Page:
Wednesday Jan 13 2010
Lincoln makes list of high-growth areas in the U.S.
By: Stephanie Dumm, News Messenger Reporter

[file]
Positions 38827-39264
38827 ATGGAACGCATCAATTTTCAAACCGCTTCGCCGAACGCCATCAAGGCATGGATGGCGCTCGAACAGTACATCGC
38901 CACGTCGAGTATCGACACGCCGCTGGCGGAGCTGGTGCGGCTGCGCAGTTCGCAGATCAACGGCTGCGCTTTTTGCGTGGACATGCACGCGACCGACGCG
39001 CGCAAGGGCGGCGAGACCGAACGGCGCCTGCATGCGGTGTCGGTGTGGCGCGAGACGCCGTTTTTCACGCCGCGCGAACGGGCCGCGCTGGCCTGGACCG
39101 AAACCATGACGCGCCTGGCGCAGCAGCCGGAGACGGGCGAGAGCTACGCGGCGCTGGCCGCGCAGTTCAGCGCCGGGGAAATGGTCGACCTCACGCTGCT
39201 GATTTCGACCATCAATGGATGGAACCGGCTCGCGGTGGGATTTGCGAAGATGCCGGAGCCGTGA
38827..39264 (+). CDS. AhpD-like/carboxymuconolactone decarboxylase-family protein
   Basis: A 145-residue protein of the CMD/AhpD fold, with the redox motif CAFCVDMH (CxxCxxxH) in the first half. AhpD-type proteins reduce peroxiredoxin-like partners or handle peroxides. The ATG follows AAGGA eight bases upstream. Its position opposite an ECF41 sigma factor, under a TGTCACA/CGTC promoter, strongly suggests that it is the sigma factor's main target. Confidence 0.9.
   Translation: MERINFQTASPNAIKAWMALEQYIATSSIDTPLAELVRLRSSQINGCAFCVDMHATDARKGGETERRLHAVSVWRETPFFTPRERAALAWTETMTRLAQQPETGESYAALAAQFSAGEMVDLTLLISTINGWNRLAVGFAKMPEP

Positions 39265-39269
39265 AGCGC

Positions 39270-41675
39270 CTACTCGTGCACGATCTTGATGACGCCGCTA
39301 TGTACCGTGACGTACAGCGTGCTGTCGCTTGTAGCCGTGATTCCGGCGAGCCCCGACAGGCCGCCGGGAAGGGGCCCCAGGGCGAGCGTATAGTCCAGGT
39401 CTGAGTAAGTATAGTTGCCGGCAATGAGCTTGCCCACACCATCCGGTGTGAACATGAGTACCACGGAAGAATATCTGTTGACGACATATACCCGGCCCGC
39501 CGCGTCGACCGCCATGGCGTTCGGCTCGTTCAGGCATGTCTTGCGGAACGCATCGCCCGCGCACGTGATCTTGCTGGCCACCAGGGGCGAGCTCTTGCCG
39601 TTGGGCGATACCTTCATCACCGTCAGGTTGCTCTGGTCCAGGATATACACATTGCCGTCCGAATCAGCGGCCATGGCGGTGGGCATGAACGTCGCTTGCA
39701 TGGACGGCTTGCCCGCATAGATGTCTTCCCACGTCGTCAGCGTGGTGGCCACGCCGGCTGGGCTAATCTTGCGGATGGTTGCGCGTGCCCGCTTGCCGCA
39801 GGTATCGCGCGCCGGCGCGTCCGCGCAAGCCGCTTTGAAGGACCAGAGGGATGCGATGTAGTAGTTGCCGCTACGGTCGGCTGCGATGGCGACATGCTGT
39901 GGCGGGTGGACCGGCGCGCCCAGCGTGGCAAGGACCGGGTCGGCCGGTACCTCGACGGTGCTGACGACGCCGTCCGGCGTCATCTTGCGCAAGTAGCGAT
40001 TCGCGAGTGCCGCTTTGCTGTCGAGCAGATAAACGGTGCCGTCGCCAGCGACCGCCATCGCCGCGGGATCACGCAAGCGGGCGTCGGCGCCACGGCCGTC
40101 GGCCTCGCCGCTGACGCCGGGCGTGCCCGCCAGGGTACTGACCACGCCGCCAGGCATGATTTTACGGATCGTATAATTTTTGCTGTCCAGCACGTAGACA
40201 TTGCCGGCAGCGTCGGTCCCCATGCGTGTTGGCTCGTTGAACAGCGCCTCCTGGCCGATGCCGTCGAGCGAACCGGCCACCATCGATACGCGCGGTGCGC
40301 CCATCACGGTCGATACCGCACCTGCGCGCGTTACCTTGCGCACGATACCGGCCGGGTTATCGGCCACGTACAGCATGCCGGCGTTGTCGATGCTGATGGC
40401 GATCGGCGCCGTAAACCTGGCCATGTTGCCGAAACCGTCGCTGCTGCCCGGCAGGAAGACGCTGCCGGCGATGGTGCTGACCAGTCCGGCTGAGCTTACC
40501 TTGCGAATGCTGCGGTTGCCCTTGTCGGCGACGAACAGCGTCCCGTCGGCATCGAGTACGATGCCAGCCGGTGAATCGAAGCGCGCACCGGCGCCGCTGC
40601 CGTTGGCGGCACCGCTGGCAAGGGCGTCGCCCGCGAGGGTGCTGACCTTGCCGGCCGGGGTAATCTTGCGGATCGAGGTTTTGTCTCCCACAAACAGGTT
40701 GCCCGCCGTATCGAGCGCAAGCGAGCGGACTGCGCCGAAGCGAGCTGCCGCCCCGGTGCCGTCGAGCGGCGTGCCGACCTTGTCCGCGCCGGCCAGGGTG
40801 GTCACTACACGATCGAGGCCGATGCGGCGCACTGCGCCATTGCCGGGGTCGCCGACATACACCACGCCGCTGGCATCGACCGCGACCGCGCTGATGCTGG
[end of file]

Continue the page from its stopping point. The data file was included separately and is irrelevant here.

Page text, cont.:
Lincoln is on a list for being the fourth of nine notable high-growth areas in the United States. This is according to a recent study by the Gadberry Group, which is headquartered in Little Rock, Ark. and “provides location intelligence services and data for the world’s top retail brands,” according to the group. Lincoln’s households grew 250 percent between 2000 and 2009, “growing from 6,287 in 2000 to 21,997 households in 2008,” the Gadberry Group study said. Steve Art, the city of Lincoln’s economic and redevelopment manager, attributed the city’s recognition on the list because of the “obvious growth that occurred between 2002 and 2007.” Art said the largest portion of growth was “everything south of Auburn Ravine,” which includes Twelve Bridges, Lincoln Crossing and Sun City Lincoln Hills. Lincoln Hills celebrated its 10th anniversary this past September. So how did Lincoln make the list, when the economy is down? “It doesn’t deal with businesses opening and closing but with the income and population growth,” Art said. He also said Lincoln is No. Four for high-growth because of the city itself. “We’ve created a fantastic community and people want to move here,” Art said. “I think (Lincoln) is safe and has a small town feeling.” Art also attributed nearby amenities, such as shopping and dining, and Lincoln’s affordability as a place to live. Larry Martin, the Gadberry Group’s chief operating officer, told the News Messenger Friday that Lincoln is No. 1 on the list of nine when it comes to economic stability. He said 15 is an average for the economic stability index, and Lincoln’s rating was a 7.8, which is the best economic stability index on the list of nine. Lincoln also has the highest average household net worth of the nine, which equates to $593,668. Net worth is accumulated wealth, Martin explained. Lincoln’s mix of baby boomers in Sun City and young families that have made Lincoln their home plays a major factor in Lincoln’s notable high-growth, Martin said. This is because the retirees living in Lincoln Hills “have brought their wealth to Lincoln,” which Martin said is “evened out” by the young families, who have a higher income but more debt. Lincoln Mayor Tom Cosgrove said Lincoln’s presence on the list “sums up into a fiscal stability” and “speaks well” for residents who have moved into Lincoln. Cosgrove said one factor for Lincoln being a notable high-growth area was because those relocating here had stabilized incomes, allowing them to qualify for homes. “It’s an honor for our community to be on that list but we still as a city will be economically challenged in the coming years,” Cosgrove said. “Anticipating what the state is taking from us, it will be difficult for us to keep our heads above water and provide services.” The Gadberry Group study defines growth as the number of households in Lincoln in 2000 compared to 2009, as well as other “demographic variables,” according to Martin, such as ethnicity, household income, length of residence and age. Emerging census blocks were also looked at, and Martin said census blocks are not to be confused with city blocks, which are defined by four streets. “A census block is an area that the census bureau defines that contains a certain number of places,” Martin said. An emerging census block is defined as having less than 10 households in 2000 to more than 100 in 2009. Martin said a city would have to have at least four emerging census blocks to be on the list, which Lincoln has. The area the Gadberry Group calls Lincoln is bigger than city limits, because Martin said Lincoln is divided into block groups, and some blocks contain parts of surrounding cities, such as Rocklin and Roseville. Martin said Lincoln “probably has hundreds of blocks” and the blocks are defined by the Census bureau to determine how many census takers are needed based on population. As far as household growth for recent years, Martin said Lincoln had a growth of 10 percent growth for 2008, and 12 percent growth for 2009.